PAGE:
Home Science Parrot fossil 16 million years old found in Siberia

Parrot fossil 16 million years old found in Siberia


While Siberia is known as a place of harsh conditions where only hardy wildlife such as brown bears, lynx and deer survive, researchers have found the fossil of a bird usually known for living in tropical temperatures.
Parrots are thought of as warmth-loving birds which live in the rain forest, but a parrot fossil more than 16 million years old has just been discovered in Siberia.
It is the first time ever that a parrot fossil has been found here and has now led to a rethink about whether the tropical birds were once prevalent in Eurasia.
Researchers working for the Russian Academy of Sciences in Moscow have found a single parrot leg bone on an island in the Baikal Lake.
Experts believe it was part of a small bird who lived between 16 and 18 million years ago.It is the furthest north a parrot fossil has ever been found.
The evidence adds weight to speculation that the ancient ancestors of the modern day parrots we know could have migrated from Asia to North America, across the Berengia land bridge which once joined up the two continents.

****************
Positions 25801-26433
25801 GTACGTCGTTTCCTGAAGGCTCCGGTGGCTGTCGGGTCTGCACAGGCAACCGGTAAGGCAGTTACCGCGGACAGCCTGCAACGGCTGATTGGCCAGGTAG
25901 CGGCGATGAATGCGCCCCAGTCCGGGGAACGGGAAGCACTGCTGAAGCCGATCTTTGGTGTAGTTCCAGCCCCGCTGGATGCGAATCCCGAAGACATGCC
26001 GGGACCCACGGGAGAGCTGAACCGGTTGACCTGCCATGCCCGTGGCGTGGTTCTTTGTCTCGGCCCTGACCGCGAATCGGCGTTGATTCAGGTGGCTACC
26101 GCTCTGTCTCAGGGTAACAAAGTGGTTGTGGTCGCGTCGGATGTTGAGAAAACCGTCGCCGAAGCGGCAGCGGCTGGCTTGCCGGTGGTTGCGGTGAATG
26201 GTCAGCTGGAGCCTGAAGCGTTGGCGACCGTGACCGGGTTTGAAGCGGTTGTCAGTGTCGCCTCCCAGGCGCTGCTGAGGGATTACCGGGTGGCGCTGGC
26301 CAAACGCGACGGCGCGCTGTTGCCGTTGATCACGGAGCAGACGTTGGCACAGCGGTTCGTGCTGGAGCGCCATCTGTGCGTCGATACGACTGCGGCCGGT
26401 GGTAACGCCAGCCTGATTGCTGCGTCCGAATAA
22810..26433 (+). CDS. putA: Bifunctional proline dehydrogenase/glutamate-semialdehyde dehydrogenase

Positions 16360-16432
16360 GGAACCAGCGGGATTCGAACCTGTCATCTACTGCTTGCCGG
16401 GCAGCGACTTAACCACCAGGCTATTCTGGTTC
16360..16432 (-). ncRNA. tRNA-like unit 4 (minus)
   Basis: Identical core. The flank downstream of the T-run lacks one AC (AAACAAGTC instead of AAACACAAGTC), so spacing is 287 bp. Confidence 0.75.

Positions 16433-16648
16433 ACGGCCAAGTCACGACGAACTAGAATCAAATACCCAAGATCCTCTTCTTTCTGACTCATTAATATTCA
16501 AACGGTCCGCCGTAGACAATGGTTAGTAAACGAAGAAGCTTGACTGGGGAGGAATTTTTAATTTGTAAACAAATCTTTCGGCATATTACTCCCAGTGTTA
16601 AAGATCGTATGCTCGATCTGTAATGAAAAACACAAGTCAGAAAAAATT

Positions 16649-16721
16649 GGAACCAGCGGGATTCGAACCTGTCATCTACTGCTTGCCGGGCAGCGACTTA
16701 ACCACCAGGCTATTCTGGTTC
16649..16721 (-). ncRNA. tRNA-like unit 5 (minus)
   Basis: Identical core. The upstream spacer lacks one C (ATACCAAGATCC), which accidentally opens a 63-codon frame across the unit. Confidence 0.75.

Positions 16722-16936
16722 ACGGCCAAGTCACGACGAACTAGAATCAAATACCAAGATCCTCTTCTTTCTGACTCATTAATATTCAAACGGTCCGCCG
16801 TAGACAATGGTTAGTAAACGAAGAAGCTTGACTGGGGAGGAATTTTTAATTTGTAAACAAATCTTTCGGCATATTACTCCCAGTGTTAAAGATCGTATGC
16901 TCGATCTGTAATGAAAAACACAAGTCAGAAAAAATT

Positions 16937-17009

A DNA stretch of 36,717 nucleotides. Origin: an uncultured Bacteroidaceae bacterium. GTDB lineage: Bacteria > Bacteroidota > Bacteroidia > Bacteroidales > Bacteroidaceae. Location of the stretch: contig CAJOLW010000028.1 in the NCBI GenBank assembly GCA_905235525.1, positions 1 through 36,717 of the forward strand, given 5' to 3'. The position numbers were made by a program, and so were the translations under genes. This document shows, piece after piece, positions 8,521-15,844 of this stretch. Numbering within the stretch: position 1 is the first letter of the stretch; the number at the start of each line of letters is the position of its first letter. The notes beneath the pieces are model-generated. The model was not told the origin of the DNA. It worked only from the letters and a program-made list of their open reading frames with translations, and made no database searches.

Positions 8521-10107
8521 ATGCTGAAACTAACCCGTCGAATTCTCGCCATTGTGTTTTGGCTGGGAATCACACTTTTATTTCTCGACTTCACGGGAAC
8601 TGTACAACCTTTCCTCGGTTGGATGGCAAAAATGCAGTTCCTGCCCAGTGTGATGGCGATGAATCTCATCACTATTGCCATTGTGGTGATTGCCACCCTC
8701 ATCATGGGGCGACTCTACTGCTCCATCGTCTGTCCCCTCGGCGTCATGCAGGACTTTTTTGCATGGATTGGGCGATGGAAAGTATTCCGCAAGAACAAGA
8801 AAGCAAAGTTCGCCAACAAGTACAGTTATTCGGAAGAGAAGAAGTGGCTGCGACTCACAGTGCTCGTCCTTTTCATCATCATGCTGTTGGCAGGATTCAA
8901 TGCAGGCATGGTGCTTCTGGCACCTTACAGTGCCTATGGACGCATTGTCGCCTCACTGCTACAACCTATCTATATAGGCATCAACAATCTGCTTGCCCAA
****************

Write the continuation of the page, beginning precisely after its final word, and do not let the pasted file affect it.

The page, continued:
Today, there are some 400 species of parrot living in tropical and sub-tropical regions across the globe. Parrots can also be found in zones which aren’t quite so warm, such as in parts of New Zealand and South America.
The study was led by Dr Nikita Zeleny and published in the renowned journal Biology Letters.
Dr Zeleny said: ‘The presence of parrots as far north as Siberia supports their broad geographical distribution in Asia during Miocene and may have implications for the historical biogeography of Psittacoidea.’
“A dispersal of parrots via Beringia during the late Early Miocene is not completely unexpected.Today hummingbirds, which are also mostly tropical in their distribution, reach as far north as Alaska and during the warmest phase of the Miocene a more northern distribution of parrots in Asia was likely possible.”

Lake Baikal is a huge and ancient lake in Siberia, north of the border with Russia and Mongolia. It is believed to be the deepest lake anywhere else in the world and is on the popular Great Baikal Trail hiking route.

Wildlife lovers often start off from the little village of Listvyanka on its western shoreline if they are heading off for wildlife or fauna tours, and it also a place for ice-skating and dog sledding in winter months.